Child’s Play – Stories, Songs and Dances
Potenza Music PM1014
The crossover set of American contemporary music which features solo clarinet and at the same time appeals to the young (the post-infant, pre-tween) crowd, must be very small indeed. To hold any appeal for wee ones, the music must have a degree of bounce and action. These qualities can be found in the more rhythmically intricate offerings on Child’s Play, a well-executed selection of challenging pieces recorded by Kelly Johnson.
As judged by my own four year old, the more action the better. He lost interest quickly during the more languid pieces, and had no time at all for the cutesy revisionist nursery tales called Story Hour, by composer Phillip Parker. No wonder. Poet Sara Hay ought to know that irony is a tricky sell with children. Kids laugh at The Simpsons, but most only start really getting the humour when they leave childhood behind.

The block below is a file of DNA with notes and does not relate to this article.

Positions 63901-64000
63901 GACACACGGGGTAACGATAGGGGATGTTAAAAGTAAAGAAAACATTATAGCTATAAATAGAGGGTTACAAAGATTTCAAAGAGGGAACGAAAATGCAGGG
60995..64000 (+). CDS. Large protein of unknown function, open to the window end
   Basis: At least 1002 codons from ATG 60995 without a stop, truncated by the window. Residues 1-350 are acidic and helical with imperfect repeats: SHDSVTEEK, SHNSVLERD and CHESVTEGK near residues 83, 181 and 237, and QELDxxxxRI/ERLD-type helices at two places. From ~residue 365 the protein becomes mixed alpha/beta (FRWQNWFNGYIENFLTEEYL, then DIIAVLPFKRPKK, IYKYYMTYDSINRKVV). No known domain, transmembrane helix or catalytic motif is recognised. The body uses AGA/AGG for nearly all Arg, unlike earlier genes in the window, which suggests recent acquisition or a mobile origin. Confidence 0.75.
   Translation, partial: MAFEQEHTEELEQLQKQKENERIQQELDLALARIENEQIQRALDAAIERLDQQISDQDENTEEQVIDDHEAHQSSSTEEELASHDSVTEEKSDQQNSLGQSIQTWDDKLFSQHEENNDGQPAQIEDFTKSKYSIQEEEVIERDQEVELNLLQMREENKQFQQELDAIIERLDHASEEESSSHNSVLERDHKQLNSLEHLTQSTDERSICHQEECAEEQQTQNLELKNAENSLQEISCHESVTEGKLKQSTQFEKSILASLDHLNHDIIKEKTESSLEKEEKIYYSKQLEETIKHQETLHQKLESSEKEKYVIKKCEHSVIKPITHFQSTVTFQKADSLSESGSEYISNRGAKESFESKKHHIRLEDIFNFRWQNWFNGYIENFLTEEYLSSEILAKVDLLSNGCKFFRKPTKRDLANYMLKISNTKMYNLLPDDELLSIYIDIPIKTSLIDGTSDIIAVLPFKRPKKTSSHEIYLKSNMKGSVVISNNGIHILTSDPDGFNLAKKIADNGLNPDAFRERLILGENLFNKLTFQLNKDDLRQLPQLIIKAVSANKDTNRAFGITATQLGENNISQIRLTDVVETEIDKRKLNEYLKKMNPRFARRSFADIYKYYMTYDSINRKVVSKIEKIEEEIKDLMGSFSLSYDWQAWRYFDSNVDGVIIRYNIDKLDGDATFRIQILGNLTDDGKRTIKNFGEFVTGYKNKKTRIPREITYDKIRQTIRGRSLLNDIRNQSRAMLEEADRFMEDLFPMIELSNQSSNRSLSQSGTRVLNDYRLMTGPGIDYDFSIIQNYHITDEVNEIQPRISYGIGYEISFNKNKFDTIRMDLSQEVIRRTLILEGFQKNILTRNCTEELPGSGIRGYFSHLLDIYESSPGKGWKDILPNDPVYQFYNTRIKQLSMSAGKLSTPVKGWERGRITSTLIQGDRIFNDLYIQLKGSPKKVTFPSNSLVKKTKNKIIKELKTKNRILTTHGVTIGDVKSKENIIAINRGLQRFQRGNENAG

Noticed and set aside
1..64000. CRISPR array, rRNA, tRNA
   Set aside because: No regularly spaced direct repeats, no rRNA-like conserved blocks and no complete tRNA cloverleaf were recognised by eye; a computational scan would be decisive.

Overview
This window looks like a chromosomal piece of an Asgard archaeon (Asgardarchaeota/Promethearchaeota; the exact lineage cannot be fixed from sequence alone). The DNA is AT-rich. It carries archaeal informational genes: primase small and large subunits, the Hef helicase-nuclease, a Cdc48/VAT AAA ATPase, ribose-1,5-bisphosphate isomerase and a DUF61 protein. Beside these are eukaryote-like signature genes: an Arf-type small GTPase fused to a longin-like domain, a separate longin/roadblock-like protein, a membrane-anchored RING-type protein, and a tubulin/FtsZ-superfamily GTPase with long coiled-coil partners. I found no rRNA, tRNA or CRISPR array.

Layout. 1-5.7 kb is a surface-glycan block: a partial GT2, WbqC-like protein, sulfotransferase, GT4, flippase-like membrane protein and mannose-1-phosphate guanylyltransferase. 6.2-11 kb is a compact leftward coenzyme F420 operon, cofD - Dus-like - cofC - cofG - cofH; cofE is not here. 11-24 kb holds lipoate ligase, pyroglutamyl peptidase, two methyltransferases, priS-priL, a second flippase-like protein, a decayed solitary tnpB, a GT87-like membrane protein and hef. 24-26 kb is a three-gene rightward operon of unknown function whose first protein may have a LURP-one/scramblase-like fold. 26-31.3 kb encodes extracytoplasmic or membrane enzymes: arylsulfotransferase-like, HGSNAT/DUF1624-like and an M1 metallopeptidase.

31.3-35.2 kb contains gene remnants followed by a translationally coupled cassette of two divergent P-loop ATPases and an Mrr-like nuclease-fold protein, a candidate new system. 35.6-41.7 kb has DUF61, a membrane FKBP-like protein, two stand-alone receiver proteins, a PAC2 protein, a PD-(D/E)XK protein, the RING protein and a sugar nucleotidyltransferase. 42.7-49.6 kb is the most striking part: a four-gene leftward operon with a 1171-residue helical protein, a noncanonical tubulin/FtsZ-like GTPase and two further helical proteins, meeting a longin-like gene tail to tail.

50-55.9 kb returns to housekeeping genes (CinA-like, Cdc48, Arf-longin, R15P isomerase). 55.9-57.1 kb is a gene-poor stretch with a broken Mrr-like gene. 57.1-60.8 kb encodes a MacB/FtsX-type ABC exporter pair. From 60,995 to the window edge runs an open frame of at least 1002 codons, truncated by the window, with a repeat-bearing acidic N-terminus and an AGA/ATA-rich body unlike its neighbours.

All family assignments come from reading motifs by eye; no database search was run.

Johnson has a deft technical ability, her rhythm is tight and her tone fluid. She has a good stable of collaborators, notably Drew Irwin as the violinist in the opening duo. Another work by Phillip Parker, Merry Music sounds like Bernstein and Milhaud had drinks and then went dancing. Parker’s Grooves is also successful if once again derivative, this time of jazz and rock styles (Sultry Waltz should have been called “Take Five Plus One”).
Eric Mandat’s piece The Moon in My Window was inspired by one of the great understated works written for the disc’s target demographic: Harold and the Purple Crayon, by Crockett Johnson. Mandat’s music is direct and fun for kids, and danged difficult to boot. It features extended techniques that Johnson (the performer, not the children’s author) handles with only occasional trouble, mostly with impressive ease.
Packaging notwithstanding, this is not so much a children’s disc as it is a resource for clarinettists looking for new and difficult recital repertoire from the United States. Is it just me or does most of it sound the same?